We develop a theoretical approach to quantify the effect of long-term trends on the expected number of extremes in generic time series, using analytical solutions and Monte Carlo simulations. We apply our method to study the effect of warming trends on heat records. We find that the number of record-breaking events increases approximately in proportion to the ratio of warming trend to short-term standard deviation. Short-term variability thus decreases the number of heat extremes, whereas a climatic warming increases it. For extremes exceeding a predefined threshold, the dependence on the warming trend is highly nonlinear. We further find that the sum of warm plus cold extremes increases with any climate change, whether warming or cooling. We estimate that climatic warming has increased the number of new global-mean temperature records expected in the last decade from 0.1 to 2.8. For July temperature in Moscow, we estimate that the local warming trend has increased the number of records expected in the past decade fivefold, which implies an approximate 80% probability that the 2010 July heat record would not have occurred without climate warming.I'm still mulling over how much I believe the causal claim here, but I really like the technique of modeling record-breaking as a function of the system's state over time. Some other potential applications immediately spring to mind...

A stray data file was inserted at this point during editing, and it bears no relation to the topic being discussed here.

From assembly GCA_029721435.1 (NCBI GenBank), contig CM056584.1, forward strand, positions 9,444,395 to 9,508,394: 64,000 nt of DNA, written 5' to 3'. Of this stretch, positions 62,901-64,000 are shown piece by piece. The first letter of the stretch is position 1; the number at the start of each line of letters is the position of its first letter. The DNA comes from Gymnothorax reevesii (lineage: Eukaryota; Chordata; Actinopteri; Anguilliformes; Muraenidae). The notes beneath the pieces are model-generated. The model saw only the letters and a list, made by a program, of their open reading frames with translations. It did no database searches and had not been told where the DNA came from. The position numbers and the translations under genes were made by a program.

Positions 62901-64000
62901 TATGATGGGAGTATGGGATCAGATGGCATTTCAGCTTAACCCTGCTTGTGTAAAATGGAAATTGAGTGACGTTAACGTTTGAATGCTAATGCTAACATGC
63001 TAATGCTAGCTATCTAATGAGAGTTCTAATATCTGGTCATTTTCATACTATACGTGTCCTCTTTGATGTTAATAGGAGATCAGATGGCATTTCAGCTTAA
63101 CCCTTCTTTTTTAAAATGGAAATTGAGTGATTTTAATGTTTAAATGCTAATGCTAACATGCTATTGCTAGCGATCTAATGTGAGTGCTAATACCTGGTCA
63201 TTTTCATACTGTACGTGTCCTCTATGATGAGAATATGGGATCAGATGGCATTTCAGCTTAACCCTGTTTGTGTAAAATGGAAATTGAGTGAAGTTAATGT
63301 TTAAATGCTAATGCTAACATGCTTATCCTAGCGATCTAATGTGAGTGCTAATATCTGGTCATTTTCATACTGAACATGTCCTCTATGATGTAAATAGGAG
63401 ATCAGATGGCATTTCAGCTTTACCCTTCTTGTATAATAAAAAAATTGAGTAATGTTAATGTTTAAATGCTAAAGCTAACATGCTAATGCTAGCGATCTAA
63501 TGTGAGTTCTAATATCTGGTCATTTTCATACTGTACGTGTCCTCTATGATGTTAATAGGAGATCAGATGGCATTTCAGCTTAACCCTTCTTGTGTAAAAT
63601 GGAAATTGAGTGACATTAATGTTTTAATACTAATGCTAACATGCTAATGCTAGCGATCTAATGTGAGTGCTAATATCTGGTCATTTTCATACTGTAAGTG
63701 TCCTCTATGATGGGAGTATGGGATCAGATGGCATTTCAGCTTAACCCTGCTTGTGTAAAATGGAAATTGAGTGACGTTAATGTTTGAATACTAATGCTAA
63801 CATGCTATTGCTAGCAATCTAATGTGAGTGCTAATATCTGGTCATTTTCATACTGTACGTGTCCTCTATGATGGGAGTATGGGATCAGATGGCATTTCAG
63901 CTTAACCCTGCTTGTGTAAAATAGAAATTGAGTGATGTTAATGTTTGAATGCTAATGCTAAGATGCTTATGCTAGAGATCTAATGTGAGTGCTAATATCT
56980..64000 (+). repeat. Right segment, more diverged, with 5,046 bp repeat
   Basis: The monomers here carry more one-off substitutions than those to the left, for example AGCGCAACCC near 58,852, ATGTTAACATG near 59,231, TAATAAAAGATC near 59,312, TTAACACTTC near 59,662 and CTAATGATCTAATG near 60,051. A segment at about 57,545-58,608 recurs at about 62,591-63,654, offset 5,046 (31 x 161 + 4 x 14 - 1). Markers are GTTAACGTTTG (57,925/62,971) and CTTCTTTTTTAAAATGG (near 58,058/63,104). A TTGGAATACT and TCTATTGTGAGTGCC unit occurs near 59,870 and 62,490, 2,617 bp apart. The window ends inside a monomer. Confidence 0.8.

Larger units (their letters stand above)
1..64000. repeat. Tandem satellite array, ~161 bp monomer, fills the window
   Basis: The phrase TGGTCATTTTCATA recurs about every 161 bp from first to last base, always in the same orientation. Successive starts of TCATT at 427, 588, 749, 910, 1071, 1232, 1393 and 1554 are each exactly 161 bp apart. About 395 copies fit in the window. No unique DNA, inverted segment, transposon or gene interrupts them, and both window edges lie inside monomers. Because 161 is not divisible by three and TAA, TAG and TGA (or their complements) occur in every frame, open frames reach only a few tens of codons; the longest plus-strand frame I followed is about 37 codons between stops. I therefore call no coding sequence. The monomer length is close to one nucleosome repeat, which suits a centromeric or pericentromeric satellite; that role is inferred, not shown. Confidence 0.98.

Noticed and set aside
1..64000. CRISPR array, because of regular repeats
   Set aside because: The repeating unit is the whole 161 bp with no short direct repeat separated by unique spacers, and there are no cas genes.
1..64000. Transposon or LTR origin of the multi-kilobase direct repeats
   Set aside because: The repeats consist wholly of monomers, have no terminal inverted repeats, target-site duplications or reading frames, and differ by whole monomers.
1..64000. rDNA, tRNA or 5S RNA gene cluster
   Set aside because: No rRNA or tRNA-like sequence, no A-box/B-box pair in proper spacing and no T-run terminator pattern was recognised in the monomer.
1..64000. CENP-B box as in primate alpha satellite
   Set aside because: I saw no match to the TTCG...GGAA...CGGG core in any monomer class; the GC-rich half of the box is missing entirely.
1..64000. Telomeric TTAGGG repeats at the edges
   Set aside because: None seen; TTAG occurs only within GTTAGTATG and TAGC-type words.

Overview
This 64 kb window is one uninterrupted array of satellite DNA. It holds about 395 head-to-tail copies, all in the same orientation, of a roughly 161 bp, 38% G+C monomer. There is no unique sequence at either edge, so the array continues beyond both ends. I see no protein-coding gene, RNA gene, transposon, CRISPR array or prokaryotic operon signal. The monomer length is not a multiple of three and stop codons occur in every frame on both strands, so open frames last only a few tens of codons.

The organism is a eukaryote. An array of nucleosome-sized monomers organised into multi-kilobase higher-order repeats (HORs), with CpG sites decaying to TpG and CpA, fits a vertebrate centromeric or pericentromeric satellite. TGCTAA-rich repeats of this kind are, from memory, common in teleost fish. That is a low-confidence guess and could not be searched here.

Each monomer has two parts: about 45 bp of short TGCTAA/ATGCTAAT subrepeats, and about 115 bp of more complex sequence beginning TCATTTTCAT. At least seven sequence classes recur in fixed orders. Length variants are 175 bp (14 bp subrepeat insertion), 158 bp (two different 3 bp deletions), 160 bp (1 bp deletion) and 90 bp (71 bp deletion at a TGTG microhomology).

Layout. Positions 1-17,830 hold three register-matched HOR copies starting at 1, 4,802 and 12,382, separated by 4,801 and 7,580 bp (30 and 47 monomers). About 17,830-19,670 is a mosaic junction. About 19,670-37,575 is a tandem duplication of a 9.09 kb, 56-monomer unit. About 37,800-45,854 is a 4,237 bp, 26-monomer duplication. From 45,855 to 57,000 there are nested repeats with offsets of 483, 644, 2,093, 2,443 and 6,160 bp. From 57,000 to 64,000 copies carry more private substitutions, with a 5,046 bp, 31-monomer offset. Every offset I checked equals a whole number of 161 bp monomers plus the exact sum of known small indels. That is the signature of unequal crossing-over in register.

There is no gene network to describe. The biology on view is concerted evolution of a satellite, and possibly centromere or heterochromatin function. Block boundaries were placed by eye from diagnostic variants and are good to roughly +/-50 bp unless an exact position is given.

Attributing climate records to climate change
RealClimate) and Dim Coumou just published a pretty interesting paper in this week's PNAS, in which they claim last summer's Moscow heat wave was 80% likely to have been due to the observed warming trend in the city. There's a great writeup of the paper (including how and why it contradicts an earlier finding claiming that the heat wave was not due to trends; urban heat island fans should check that one out), but what's particularly noteworthy is the methodology by which they claim attribution of the heat wave to the climate trend: